This recent post by Michael Eades got me thinking more about calories. In the comments of the post, you find the same story: people go on low-carb diets, lose weight, and then stall out. Curiously, Eades recommends that people continue what they're doing and focus on restricting calories. To me, this is the wrong approach.
A better approach would be to vary calories, such that calories are restricted some days and then have normal or healthy overeating on other days. The overeating side of things often gets overlooked. Continually keeping calories at maintenance or below maintenance levels is not how we're meant to live. Hunter-gatherers had periods of fasting and feasting, not an even level of calories each day. In other words, there is supposed to be variation in caloric intake; eating the same amount every day is what's out of whack.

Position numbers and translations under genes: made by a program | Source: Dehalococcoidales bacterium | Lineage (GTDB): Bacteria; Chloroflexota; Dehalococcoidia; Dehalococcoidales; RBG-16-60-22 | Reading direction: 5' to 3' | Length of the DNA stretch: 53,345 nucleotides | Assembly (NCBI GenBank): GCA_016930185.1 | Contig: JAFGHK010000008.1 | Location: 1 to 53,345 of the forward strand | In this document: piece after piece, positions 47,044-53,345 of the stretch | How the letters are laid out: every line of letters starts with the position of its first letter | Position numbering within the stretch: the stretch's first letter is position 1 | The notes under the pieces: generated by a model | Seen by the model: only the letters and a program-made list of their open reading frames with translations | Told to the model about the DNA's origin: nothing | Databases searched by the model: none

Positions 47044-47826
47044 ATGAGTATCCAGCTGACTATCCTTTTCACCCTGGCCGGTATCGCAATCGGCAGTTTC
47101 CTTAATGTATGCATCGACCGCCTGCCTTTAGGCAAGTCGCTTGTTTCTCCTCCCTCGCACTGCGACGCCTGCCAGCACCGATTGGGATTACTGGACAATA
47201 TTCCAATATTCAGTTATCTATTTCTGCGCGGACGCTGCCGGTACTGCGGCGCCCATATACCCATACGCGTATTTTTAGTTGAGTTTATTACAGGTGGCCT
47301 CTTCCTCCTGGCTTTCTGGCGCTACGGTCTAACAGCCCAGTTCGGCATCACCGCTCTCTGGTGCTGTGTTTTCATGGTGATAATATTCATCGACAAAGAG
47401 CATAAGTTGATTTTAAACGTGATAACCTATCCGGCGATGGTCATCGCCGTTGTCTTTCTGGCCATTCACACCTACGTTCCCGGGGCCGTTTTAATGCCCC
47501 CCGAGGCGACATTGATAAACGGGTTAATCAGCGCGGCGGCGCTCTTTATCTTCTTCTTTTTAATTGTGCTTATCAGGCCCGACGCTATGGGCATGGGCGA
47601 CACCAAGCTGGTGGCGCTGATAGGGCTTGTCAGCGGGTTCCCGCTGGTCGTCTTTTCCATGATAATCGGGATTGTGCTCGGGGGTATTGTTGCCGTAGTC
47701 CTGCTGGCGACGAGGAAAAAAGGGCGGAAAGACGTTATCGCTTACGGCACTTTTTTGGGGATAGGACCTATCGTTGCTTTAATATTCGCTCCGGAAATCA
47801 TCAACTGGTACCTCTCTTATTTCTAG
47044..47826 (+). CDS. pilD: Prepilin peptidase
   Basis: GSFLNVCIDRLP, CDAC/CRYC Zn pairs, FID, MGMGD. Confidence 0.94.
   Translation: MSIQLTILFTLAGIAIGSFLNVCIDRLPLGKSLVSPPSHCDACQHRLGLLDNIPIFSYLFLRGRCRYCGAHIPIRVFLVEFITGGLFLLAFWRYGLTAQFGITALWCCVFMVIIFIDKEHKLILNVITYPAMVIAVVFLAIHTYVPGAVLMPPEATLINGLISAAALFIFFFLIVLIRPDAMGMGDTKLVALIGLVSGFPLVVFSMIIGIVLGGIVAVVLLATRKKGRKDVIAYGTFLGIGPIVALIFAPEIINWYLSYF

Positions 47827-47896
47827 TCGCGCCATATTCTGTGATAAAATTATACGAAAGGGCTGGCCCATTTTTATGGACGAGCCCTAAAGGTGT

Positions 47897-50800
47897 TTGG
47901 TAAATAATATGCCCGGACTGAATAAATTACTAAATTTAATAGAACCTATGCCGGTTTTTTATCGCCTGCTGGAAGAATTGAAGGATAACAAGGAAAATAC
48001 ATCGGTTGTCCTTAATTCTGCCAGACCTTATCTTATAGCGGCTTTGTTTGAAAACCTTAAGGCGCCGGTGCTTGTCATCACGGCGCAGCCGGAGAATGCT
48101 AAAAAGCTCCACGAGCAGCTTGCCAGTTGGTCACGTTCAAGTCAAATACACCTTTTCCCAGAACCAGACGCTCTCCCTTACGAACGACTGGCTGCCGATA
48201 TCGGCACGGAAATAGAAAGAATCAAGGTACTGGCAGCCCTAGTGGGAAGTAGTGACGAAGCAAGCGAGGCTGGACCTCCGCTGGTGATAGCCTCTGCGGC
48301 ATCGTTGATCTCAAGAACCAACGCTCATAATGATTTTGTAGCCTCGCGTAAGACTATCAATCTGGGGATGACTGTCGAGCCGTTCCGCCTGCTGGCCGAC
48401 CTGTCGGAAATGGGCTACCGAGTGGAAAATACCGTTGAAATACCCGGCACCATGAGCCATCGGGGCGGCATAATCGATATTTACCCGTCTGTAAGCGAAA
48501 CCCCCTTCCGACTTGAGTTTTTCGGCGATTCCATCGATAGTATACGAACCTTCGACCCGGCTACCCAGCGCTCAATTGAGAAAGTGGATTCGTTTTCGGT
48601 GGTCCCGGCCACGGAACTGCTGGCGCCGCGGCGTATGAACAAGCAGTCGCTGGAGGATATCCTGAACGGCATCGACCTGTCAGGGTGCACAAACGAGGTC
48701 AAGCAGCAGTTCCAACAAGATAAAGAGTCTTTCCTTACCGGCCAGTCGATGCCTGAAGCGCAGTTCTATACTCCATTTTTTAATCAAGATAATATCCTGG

One poor lady mentioned in the comments section that she was done to 1,000 calories a day on low-carb and still not losing weight. 1,000 calories?? Sometimes I have that many calories just for breakfast. Instead of eating 1,000 calories per day, she would be better off eating much more some days and then sharply reducing calories on other days.
Also from the comments, here is a similar approach:
"I had been eating a reduced, healthy carb diet for about 4 years (whole grains), and a very low carb diet since December, but didn’t see much of a result until mid-February, when I started 24-hour fasting once a week. The weight came off without effort as soon as I started intermittent fasting – I lost about 20lbs in 8 weeks, even though in March I also increased the fat content of my diet to about 60 or 70%."